Seabury Quinn [Jules de Grandin] (2) “Thing in the Fog, The” [US, PA, Harrisonville, fictional town; Contemporary] Occultist de Grandin and Dr. Trowbridge literally run into a man on the street being attacked by a werewolf. He’s only injured but his companion is killed by the creature. They soon learn that his future wife was once the werewolf’s fiancee and that he’d initiated into his clan. After the wedding, the bride is again transformed into a wolf by a potion given her anonymously by her werewolf ex, but she attacks him while both are in their canid forms, giving de Grandin the opportunity to deliver a fatal shot. De Grandin then releases her from her curse by using an incantation in the form of a prayer. [Medical doctor. Occultist. Occult being, werewolf. Death by occult being, werewolf. Love triangle. Magic potion. Werewolf transformation by magic potion. Magic incantation, prayer]

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Weird Tales Deep Read: July 1933

Sunday, April 26th, 2020 | Posted by John Miller

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Somewhat fanciful Brundage cover for “Hand of Glory”

This is the first in a series of posts I’ve wanted to do for awhile now, a detailed look at a single issue of Weird Tales magazine where I do a short analysis of each story, the famous, the infamous, and the forgotten. Just to make things a little confusing, I rate these stories, unlike movies, on a 1-5 scale, with the lower the number, the better the story. You can look at these ratings as A-B-C-D-F, or Excellent – Good – Mediocre – Below Average – Poor.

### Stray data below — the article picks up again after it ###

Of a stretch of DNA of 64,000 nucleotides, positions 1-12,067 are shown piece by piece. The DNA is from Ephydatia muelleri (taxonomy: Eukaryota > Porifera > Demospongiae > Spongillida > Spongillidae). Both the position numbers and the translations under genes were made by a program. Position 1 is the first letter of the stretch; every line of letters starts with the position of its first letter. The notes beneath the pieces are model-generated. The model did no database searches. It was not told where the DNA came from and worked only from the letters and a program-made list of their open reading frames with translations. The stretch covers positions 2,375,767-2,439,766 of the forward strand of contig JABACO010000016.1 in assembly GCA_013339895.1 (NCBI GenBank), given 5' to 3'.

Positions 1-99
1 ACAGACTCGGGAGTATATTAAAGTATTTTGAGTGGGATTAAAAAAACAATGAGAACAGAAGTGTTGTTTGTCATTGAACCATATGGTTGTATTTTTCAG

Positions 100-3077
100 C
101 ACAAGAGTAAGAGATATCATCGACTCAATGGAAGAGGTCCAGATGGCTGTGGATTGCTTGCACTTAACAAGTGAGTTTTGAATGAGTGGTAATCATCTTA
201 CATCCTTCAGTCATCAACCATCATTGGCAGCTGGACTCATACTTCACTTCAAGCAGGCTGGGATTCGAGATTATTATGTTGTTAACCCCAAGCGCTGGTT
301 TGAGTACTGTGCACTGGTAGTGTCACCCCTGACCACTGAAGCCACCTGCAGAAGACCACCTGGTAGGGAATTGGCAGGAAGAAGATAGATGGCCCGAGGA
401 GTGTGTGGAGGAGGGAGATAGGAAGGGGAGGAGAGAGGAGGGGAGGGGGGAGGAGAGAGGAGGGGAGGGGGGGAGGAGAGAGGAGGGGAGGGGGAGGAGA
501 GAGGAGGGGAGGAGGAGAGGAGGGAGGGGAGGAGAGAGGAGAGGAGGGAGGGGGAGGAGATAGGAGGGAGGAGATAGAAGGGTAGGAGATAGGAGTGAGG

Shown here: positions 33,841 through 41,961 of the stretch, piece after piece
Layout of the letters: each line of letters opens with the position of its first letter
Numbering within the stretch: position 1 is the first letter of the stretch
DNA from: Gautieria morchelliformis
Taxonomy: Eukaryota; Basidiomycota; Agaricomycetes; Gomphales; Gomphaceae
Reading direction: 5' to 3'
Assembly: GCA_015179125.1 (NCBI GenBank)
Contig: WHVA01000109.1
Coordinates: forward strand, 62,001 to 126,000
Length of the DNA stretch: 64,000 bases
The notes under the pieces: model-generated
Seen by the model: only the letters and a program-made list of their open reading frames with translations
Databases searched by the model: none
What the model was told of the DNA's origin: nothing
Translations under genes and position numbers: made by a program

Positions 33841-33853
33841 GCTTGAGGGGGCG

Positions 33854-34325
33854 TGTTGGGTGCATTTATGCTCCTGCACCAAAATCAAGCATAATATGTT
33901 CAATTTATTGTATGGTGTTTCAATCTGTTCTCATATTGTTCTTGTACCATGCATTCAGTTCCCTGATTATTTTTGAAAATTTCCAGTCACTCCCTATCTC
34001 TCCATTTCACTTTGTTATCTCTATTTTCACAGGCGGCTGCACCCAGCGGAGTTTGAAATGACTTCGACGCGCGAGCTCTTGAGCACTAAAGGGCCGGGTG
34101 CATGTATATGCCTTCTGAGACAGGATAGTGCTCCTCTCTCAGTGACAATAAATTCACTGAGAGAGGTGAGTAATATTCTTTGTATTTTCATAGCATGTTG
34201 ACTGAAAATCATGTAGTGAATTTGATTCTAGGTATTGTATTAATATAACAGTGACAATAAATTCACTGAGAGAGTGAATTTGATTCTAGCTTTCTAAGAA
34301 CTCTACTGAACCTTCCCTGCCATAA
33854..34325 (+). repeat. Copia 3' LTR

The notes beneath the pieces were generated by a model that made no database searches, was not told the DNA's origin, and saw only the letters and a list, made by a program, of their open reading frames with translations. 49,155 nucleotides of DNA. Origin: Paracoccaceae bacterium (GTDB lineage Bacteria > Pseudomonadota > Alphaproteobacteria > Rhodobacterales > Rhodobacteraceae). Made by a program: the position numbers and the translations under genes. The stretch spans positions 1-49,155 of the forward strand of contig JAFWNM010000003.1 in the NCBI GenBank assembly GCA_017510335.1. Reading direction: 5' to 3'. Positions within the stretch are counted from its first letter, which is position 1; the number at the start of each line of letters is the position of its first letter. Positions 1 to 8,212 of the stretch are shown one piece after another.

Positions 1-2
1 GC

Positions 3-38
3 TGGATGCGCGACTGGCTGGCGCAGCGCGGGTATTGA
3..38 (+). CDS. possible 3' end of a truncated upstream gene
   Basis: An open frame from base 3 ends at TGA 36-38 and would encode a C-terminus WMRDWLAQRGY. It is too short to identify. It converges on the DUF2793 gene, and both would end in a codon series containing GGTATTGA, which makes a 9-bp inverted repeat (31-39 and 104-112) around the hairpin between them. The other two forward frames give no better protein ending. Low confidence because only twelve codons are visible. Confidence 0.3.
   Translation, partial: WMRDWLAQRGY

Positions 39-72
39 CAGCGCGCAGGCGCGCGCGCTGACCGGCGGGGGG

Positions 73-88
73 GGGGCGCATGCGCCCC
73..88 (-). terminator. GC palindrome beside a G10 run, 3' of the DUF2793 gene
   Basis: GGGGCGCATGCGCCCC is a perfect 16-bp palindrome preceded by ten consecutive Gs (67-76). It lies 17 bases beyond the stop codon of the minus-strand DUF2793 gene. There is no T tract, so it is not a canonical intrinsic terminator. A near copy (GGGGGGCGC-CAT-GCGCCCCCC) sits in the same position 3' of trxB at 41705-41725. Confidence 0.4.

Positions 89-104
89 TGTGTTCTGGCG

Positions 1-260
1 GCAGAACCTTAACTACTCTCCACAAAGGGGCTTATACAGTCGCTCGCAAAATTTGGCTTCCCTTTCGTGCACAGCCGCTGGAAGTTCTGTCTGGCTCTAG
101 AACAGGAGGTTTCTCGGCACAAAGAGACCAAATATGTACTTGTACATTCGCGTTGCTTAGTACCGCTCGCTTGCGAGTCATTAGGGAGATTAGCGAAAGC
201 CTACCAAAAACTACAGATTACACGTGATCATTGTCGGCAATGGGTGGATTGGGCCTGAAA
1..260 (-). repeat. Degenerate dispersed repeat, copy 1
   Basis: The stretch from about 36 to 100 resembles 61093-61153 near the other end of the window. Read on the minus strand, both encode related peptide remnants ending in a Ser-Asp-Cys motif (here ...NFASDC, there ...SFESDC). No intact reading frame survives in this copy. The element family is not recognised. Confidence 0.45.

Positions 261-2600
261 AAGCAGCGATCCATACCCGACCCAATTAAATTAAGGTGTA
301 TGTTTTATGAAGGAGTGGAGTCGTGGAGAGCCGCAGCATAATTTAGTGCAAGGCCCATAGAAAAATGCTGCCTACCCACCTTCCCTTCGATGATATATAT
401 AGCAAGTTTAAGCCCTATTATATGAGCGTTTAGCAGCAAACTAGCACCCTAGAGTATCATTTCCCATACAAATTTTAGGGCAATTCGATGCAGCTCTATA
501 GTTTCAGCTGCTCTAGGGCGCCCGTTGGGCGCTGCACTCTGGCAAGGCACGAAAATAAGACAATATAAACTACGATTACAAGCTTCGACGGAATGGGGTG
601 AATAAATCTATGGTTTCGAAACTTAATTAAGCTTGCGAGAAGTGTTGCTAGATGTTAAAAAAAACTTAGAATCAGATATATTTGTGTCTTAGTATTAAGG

I wanted to start with a memorable issue, so I chose the July 1933 entry, one of the best I’ve read so far. I’ll start with a short overview and then get into the specifics of each story.

This issue is at the beginning of the Unique Magazine’s (as it sometimes called itself) Golden Age (roughly the early to late 1930’s) with a total of four of the nine stories penned by what I like to think of as the Holy Trinity of Weird Tales writers, Robert E. Howard, H. P. Lovecraft, and Clark Ashton Smith. The ubiquitous Seabury Quinn is also present with one of his ninety-three Jules de Grandin stories, along with tales by early giants of science fiction Edmond Hamilton and Jack Williamson. Sheridan Le Fanu contributes a classic reprint. The final story is by Harold Ward, a fairly prolific pulp writer noted for complicated plots often bordering on the incoherent.

The Howard story is one of his slightest, but moderately effective. The Smith, set in what is probably the first shared-world universe in science fiction — the Cthulhu Mythos — is also rather slight, but vastly more imaginative. The Lovecraft story under his byline is one of his classic Cthulhu Mythos tales. His second story in this issue appears under the name of Hazel Heald, which requires a bit of explanation.